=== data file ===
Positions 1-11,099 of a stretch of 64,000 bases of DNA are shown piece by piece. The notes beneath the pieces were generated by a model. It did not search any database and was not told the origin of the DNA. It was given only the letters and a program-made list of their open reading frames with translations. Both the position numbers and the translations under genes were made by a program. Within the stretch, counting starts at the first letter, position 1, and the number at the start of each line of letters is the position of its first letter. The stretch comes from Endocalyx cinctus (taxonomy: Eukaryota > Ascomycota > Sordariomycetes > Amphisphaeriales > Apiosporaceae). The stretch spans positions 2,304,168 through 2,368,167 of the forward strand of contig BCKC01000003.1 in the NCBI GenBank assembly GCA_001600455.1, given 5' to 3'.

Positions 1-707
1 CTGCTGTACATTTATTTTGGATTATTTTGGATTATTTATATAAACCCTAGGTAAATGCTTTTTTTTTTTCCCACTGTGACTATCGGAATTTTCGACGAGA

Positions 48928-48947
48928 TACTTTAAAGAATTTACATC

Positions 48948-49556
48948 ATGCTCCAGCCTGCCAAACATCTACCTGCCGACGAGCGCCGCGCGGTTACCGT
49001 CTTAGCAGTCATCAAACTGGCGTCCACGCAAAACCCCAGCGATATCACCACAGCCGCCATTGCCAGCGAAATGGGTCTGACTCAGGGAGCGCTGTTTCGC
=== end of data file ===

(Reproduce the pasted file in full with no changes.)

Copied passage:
Positions 1-11,099 of a stretch of 64,000 bases of DNA are shown piece by piece. The notes beneath the pieces were generated by a model. It did not search any database and was not told the origin of the DNA. It was given only the letters and a program-made list of their open reading frames with translations. Both the position numbers and the translations under genes were made by a program. Within the stretch, counting starts at the first letter, position 1, and the number at the start of each line of letters is the position of its first letter. The stretch comes from Endocalyx cinctus (taxonomy: Eukaryota > Ascomycota > Sordariomycetes > Amphisphaeriales > Apiosporaceae). The stretch spans positions 2,304,168 through 2,368,167 of the forward strand of contig BCKC01000003.1 in the NCBI GenBank assembly GCA_001600455.1, given 5' to 3'.

Positions 1-707
1 CTGCTGTACATTTATTTTGGATTATTTTGGATTATTTATATAAACCCTAGGTAAATGCTTTTTTTTTTTCCCACTGTGACTATCGGAATTTTCGACGAGA

Positions 48928-48947
48928 TACTTTAAAGAATTTACATC

Positions 48948-49556
48948 ATGCTCCAGCCTGCCAAACATCTACCTGCCGACGAGCGCCGCGCGGTTACCGT
49001 CTTAGCAGTCATCAAACTGGCGTCCACGCAAAACCCCAGCGATATCACCACAGCCGCCATTGCCAGCGAAATGGGTCTGACTCAGGGAGCGCTGTTTCGC